The Most Critical Question for Preaching and Teaching

The most critical question is not what illustration to use or how many points one needs in a sermon. It is not even about form and function…what form does the sermon need to take or what function does this sermon have in the life of the church. Before all of that the critical question in all preaching and teaching that should be asked every single time we prepare something for public consumption is “Why?”. Why is this particular thing the next thing this community of faith needs to hear and not something else?

If you can’t say with some level of certainty that what you are thinking about teaching is the most important next thing then it is important to figure out: A) why you were convinced it was the thing you wanted to preach on? and B) why aren’t you settled that it is as important as you first thought? Through that process you will either confirm the topic or text in mind or find one that fits better.

This question is one reason that I am not a big fan of determining sermons a year in advance. The advantage of laying out sermons six months or a year in advance is that it makes sure you don’t keep repeating yourself and that you work through scripture more intentionally. The downside of that approach is that you may not know what will be the most important thing to say in May, that the congregation really needs, as opposed to something you thought you would want to preach when you set the schedule. That is the point, what the congregation most needs to hear is not always the thing we will most want to preach on.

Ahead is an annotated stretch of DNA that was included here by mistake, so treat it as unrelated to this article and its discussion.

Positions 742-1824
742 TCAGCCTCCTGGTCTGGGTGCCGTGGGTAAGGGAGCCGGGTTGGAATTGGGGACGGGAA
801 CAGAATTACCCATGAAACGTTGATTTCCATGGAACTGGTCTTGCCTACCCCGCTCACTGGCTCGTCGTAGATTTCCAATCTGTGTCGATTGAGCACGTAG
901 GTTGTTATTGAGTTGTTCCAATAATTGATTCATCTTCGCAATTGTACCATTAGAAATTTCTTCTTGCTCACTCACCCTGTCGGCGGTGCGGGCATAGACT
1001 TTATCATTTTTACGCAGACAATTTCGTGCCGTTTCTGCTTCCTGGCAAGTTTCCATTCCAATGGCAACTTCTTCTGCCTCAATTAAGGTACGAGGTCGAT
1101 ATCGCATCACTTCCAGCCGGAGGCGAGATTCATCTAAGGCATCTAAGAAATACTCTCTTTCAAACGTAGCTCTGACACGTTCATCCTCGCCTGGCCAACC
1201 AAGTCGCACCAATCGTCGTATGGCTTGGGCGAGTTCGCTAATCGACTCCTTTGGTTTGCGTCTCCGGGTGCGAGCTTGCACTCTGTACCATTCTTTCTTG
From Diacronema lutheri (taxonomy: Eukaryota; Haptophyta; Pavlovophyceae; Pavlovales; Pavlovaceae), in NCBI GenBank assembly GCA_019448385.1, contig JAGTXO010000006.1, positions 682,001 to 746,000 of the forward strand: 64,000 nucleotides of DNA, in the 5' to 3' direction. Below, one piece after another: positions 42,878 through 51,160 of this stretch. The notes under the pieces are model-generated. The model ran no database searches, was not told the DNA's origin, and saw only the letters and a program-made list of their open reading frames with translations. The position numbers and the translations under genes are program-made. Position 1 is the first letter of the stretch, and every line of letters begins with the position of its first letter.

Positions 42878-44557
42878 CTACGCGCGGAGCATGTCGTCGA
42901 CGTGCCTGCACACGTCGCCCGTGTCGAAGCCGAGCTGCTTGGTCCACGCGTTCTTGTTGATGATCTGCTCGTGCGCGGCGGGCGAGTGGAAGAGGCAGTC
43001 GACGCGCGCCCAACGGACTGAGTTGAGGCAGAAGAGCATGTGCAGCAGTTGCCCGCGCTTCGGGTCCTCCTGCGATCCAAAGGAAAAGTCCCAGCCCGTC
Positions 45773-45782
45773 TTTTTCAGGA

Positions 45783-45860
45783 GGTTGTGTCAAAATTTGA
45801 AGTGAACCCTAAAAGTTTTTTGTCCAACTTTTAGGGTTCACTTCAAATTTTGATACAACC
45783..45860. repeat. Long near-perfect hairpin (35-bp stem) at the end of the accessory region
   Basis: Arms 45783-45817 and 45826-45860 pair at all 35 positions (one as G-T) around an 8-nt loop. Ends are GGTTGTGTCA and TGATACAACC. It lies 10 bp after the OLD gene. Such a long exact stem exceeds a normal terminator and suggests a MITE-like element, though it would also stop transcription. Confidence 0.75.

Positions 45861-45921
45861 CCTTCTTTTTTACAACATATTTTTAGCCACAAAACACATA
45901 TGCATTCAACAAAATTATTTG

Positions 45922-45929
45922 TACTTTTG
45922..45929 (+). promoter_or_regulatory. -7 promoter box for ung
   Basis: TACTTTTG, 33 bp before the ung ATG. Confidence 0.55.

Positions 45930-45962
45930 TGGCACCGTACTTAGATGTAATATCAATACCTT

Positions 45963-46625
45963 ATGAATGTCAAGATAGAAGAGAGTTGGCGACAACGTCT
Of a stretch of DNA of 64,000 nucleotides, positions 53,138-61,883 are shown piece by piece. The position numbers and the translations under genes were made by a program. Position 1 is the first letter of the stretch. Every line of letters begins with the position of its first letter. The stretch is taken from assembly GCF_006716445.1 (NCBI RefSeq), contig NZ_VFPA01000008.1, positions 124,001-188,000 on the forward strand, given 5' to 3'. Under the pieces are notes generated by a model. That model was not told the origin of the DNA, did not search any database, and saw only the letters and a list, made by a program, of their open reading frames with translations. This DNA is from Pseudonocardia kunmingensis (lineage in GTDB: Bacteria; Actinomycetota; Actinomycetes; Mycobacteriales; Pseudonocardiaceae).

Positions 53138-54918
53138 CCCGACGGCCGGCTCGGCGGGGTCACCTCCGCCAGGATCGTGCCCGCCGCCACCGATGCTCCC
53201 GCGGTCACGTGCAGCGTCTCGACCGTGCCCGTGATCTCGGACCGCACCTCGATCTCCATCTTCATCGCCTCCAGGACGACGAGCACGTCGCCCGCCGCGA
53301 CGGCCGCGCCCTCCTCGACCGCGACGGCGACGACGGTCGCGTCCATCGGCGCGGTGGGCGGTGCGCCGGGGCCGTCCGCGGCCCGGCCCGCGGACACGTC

I hear a lot of preachers ask via social media what they should preach or teach on next and I think that is a difficult question for someone who doesn’t have their finger on the pulse of that congregation to answer.

As you consider what is next, consider asking yourself “why?” Why is this the most important thing and not something else?

2 Responses to The Most Critical Question for Preaching and Teaching

  1. Mark says:

    The priest where I regularly attend said in a Sunday homily that he had written one on Monday before leaving town and after watching the events of the week unfold, he had to rewrite it on Thursday because the original one was not strong enough. Sometimes, the already written sermon has to be put away on short notice. For anyone reading this who preaches, when all hell breaks loose during the week, an insufficiently strong sermon planned months in advance won’t cut it.

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